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How do you change your eating habits when you are in training?

I don’t really follow any particular meal plan or specific strategy.  Depending on how far I am running, I always add an extra snack before and after runs.  On exceptionally long run days (10+ miles), I will eat much bigger meals to make up for all of the calories burned during my run.  I also try to pay attention to my calorie intake during my runs – through sports drink, gels, and other snacks.  While it is obviously important to refuel, it can also be just as easy to over-estimate your calorie needs during marathon training.  I try to find a good balance.

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Training plans can range from 12 to 20 weeks, depending on the distance.  How do you stay motivated for months at a time?

One of my favorite ways to liven up my training plan is to find shorter-distance races to sign up for in lieu of training runs.  When I put this spring training plan together, I was able to fit two-half marathons and two 10-mile races into my training plan.  Having these shorter races to look forward to breaks the long 18-week plan up, and allows for different goals and milestones.

On certain weeks, like the weekend I’m running the National Half Marathon, the scheduled mileage (14 miles) lines up perfectly with a local race.  But other races, like the GW Parkway 10-Miler, are races that I want to do that don’t actually line up with what I need to do that day (20 miles).  So what I will do instead is plan to run 10 miles before the race starts, and then finish my 20-mile run with the 10-mile race.  That way, I’m not on my own for the daunting 20-mile run, and I’m much more likely to finish strong in a race environment.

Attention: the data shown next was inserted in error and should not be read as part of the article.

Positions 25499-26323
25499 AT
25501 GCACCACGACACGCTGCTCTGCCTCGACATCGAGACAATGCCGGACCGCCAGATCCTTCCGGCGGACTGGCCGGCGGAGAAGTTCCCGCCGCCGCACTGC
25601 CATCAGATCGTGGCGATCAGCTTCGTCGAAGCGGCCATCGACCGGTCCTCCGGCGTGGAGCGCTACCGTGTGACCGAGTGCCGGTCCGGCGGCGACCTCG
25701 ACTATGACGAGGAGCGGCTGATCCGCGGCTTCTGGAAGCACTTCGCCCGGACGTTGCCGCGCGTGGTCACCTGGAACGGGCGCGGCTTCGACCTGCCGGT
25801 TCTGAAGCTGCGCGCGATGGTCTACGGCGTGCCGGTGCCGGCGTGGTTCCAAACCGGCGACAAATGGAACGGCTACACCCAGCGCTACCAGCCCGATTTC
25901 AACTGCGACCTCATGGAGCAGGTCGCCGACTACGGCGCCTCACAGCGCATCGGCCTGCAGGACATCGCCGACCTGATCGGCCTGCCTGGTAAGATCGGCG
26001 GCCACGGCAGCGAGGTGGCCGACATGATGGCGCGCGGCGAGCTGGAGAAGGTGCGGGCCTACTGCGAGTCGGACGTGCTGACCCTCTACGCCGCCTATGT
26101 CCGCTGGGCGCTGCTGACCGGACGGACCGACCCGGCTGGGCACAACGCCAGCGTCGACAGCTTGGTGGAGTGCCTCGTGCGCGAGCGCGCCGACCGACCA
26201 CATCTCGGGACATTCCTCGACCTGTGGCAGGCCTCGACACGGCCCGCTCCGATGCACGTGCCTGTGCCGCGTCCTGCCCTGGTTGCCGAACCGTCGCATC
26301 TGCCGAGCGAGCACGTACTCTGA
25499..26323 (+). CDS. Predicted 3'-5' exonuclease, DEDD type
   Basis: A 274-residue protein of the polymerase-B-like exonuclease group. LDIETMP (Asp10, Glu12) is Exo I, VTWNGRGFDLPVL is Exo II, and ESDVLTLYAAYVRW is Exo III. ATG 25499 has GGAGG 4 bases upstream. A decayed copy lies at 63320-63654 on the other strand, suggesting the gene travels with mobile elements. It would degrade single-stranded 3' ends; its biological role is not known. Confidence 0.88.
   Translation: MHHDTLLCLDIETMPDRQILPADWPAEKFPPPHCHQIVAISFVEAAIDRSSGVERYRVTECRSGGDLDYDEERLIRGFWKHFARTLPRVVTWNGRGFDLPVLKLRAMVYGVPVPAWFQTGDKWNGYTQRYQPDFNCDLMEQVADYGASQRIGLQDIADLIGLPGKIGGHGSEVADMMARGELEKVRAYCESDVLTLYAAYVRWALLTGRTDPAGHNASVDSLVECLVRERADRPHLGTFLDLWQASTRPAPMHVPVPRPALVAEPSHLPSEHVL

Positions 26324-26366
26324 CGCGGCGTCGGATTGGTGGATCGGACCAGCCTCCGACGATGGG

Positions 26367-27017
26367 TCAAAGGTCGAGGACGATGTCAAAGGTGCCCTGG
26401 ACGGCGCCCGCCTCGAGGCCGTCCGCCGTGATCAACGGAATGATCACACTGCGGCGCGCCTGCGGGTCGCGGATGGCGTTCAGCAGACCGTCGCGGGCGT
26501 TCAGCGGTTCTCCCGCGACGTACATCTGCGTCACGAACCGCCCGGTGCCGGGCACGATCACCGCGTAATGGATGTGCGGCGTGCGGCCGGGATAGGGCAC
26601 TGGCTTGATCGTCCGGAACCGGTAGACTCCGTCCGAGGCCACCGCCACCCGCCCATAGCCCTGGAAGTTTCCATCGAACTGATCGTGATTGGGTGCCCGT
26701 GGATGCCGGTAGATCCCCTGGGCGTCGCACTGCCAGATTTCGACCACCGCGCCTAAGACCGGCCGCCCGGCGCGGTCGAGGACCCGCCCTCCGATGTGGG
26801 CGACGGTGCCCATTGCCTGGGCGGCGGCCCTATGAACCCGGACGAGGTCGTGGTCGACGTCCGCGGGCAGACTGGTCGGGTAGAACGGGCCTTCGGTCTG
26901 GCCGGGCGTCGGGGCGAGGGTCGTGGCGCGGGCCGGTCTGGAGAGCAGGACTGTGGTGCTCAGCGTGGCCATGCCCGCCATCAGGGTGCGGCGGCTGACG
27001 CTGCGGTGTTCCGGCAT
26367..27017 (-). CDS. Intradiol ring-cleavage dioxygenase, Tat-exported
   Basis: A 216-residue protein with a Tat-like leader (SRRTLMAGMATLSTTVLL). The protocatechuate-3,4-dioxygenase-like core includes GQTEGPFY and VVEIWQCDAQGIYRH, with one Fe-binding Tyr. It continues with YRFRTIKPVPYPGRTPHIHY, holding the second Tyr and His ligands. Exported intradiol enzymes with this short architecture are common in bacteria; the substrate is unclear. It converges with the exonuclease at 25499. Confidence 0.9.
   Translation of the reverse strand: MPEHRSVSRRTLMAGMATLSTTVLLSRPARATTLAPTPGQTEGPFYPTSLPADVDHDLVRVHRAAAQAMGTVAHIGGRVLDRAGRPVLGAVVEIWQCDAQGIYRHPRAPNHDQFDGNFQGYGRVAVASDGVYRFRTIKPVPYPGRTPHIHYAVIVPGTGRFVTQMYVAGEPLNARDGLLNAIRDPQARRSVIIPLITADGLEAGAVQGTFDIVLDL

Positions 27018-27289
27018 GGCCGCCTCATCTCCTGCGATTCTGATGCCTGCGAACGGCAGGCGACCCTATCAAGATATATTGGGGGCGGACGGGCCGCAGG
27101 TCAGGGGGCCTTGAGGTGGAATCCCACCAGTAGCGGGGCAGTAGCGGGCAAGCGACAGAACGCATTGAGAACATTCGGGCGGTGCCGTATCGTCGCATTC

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Hopefully those questions are helpful for some of you who are just getting started, or for those of you who are still considering getting into distance racing.

If you have any additional questions, please leave them in the comments!


60 Comments so far
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I am honestly suprised to find a blog that is not full of the ubiquitous
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Ella     at 7:53 am

This page always gives me the power, hope, desire to keep on running. I see where you started off, and what you later became… and it’s amazing. Reading about your accident, about your success and accomplishments, it’s kind of amazing everything you went through yet you never gave up. It keeps me running, gives me the wish to keep doing it even through the fails & bad runs. Thank you, & I hope that you soon update this page with many more runs.

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Emily, thanks for sharing all of this wonderful health and fitness information! Beautiful site!

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Jenny     at 9:50 pm

I just completed my first half marathon and I am completely hooked! :) I am also a vegetarian and find your sight such an entertaining resource. I had ventral hernia surgery today (3 small barely visible ones, so not terribly serious), and I have to take about 5 weeks off, but I already have my next half chosen and I will be back on the road ASAP!

My question: I ran through the discomfort of a giant blister (the size of 2/3 of my palm) on the arch on my left foot that reappeared around mile 4, and multiple small blisters beneath the tough, calloused skin on the typical areas of both feet. Other than making sure I have the appropriate shoes (I bought a new pair – think I ruined the sole of the first pair by washing them) and using a lubricating cream on my feet, like body glide, do you have stories/advice regarding blisters?

I look forward to hearing from you. :) Again kudos on your optimistic, healthy, encouraging site.

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Whats your take on this new bare foot running trend/minimum foot wear trend? I’m

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December 14th, 2010 at 6:29 pm

Correction First run with out pain in months.